posted at: 17:33 | category: /Writing Life | link to this entry

Mon, Mar 15 2010

Is a whole novel impossible? Maybe, if it's handled as one big task.

Peter Graves passed away this last weekend. We remember him for many things, but his time on Mission:Impossible is probably the first thing that the majority of us recall. His character halped make those impossible series of tasks come together into an achievable goal. The stories were fiction, but the principal of planning was there in every story. Even when things went wrong there were enough other details in place so that the missions were accomplished, time after time.

The other thing about the show that impressed me, once I took time to think about it, was the idea that a seemingly impossible task can often only be accomplished as a series of very small tasks put together with ideal timing. When we sit down to write we're often overwhelmed with the thought of producing a story long enough to be a whole novel. But with planning, strategic timing and the breaking down of the project into a series of smaller tasks, novels happen.

posted at: 09:30 | category: /Writing Life | link to this entry

Thu, Mar 11 2010

Deep-fried writing

A lot of comfort foods are rich. They're full of cream and butter and some are coated with batter and lowered into hot oil and deep-fried. They're not necessarily fancy foods. They're just rich and tasty. The best fiction writing is like that. We don't have to use the fanciest words, but they should be so satisfying and rich that we love soaking up the goodness from all those deep-fried words.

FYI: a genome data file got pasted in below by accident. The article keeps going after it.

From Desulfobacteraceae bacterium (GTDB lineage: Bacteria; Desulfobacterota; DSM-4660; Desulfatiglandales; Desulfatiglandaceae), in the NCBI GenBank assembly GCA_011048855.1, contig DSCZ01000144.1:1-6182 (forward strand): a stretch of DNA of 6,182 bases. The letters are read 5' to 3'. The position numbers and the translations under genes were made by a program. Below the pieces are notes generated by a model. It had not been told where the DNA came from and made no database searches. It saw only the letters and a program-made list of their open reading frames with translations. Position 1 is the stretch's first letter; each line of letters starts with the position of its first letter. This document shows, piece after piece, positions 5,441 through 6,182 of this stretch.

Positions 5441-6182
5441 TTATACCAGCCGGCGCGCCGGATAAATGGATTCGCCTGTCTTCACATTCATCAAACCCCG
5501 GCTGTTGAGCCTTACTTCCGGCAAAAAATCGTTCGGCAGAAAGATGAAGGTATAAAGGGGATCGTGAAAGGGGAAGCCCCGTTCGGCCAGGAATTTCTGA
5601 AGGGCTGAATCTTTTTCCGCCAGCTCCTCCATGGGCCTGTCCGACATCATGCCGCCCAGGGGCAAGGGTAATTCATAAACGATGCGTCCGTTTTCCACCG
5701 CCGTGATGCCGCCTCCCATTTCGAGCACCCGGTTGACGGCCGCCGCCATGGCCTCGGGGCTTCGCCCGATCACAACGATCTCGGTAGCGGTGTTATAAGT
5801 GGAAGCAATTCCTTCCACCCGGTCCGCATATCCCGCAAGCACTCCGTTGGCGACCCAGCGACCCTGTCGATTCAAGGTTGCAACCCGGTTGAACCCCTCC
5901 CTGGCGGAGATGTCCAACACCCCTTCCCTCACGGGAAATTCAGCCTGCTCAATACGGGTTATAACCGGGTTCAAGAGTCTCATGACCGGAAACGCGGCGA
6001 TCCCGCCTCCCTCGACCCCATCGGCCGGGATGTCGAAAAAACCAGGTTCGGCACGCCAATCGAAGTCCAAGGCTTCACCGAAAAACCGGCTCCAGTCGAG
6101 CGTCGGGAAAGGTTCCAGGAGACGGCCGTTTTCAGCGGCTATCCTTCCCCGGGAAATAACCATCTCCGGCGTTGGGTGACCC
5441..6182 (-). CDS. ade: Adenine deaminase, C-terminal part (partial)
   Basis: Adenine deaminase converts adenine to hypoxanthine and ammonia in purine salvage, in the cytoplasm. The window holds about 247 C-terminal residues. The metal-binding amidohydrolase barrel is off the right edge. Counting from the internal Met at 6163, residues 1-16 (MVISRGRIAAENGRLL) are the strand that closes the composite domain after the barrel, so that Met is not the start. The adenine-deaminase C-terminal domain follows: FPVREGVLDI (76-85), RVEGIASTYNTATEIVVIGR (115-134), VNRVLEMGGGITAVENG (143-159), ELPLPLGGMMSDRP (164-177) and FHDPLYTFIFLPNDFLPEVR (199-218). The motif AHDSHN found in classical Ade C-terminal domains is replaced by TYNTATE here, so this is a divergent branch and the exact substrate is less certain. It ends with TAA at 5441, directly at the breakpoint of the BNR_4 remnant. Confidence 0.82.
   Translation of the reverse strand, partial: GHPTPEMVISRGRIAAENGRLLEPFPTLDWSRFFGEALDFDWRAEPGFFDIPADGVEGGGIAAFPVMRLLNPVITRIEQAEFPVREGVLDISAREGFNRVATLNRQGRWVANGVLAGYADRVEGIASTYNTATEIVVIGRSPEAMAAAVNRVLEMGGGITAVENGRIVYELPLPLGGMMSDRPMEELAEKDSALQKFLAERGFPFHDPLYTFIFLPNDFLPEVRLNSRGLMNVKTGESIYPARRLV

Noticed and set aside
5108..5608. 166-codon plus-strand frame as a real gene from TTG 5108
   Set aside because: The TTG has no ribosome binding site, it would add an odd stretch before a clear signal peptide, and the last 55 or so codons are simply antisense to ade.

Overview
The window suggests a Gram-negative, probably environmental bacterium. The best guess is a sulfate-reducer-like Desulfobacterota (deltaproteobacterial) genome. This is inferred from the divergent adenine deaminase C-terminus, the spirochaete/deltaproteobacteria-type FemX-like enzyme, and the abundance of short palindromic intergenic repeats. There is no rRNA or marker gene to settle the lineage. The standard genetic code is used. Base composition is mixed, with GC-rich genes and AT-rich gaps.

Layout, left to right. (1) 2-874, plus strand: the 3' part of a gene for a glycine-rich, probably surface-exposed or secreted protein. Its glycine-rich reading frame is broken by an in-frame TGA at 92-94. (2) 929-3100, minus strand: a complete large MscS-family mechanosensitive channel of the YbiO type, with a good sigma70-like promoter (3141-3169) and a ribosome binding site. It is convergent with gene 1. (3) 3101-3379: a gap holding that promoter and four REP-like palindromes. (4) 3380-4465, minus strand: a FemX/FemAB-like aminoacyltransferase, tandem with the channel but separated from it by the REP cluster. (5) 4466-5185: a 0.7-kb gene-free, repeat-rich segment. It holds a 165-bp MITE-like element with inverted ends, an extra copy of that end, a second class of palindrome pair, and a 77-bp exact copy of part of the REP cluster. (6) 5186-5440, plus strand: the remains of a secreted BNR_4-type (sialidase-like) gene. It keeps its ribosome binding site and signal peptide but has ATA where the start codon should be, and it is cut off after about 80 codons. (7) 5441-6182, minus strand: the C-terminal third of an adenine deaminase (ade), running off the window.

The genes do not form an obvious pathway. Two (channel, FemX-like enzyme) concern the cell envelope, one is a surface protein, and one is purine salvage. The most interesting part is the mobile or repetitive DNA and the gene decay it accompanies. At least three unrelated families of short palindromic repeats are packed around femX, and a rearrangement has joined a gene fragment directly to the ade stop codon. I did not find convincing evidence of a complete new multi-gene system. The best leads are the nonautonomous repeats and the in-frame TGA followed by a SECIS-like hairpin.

posted at: 22:51 | category: /Writing Life | link to this entry

Wed, Mar 10 2010

Late nights, early mornings and slow brains

We had a rather late night last night. We drove to meet a great friend for tasty food and conversation and a movie. Then this morning we had to jump out of bed at the usual time. I can feel the physical effects of a severaly altered schedule today as I work. In spite of all those anti-hero writers you read about who lived life on the edge and then wrote tales of intrigue, getting even a bit off-schedule can make a mess of your writing habits and your ability to think. Consider this before you attend a party with the notion that you'll produce brilliant copy the next day. It sounds romantic and exciting. The reality is that it will slow down your ability to concentrate and to create. We writers shouldn't be hermits, but we need to pace ourselves and probably lead a bit more dull life than the average rock star.

posted at: 15:30 | category: /Writing Life | link to this entry